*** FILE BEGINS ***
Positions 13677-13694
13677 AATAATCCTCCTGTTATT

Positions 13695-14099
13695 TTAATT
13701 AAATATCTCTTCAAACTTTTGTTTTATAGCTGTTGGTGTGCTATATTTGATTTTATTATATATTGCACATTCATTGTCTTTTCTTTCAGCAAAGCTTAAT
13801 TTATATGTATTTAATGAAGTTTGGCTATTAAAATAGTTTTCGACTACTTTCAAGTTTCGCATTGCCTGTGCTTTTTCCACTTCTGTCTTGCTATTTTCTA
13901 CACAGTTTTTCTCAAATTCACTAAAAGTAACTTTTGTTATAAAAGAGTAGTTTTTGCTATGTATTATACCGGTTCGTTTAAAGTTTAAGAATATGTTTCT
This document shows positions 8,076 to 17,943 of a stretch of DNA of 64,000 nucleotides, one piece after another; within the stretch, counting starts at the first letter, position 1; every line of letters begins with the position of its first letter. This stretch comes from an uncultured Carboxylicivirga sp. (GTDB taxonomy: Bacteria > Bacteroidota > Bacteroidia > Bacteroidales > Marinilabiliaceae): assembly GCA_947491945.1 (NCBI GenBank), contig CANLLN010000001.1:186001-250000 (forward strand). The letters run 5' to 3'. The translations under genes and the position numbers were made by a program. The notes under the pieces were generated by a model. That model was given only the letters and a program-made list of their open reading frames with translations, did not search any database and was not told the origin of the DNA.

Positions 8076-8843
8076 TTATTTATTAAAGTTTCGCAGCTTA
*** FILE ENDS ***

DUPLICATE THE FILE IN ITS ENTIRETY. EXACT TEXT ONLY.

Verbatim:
Positions 13677-13694
13677 AATAATCCTCCTGTTATT

Positions 13695-14099
13695 TTAATT
13701 AAATATCTCTTCAAACTTTTGTTTTATAGCTGTTGGTGTGCTATATTTGATTTTATTATATATTGCACATTCATTGTCTTTTCTTTCAGCAAAGCTTAAT
13801 TTATATGTATTTAATGAAGTTTGGCTATTAAAATAGTTTTCGACTACTTTCAAGTTTCGCATTGCCTGTGCTTTTTCCACTTCTGTCTTGCTATTTTCTA
13901 CACAGTTTTTCTCAAATTCACTAAAAGTAACTTTTGTTATAAAAGAGTAGTTTTTGCTATGTATTATACCGGTTCGTTTAAAGTTTAAGAATATGTTTCT
This document shows positions 8,076 to 17,943 of a stretch of DNA of 64,000 nucleotides, one piece after another; within the stretch, counting starts at the first letter, position 1; every line of letters begins with the position of its first letter. This stretch comes from an uncultured Carboxylicivirga sp. (GTDB taxonomy: Bacteria > Bacteroidota > Bacteroidia > Bacteroidales > Marinilabiliaceae): assembly GCA_947491945.1 (NCBI GenBank), contig CANLLN010000001.1:186001-250000 (forward strand). The letters run 5' to 3'. The translations under genes and the position numbers were made by a program. The notes under the pieces were generated by a model. That model was given only the letters and a program-made list of their open reading frames with translations, did not search any database and was not told the origin of the DNA.

Positions 8076-8843
8076 TTATTTATTAAAGTTTCGCAGCTTA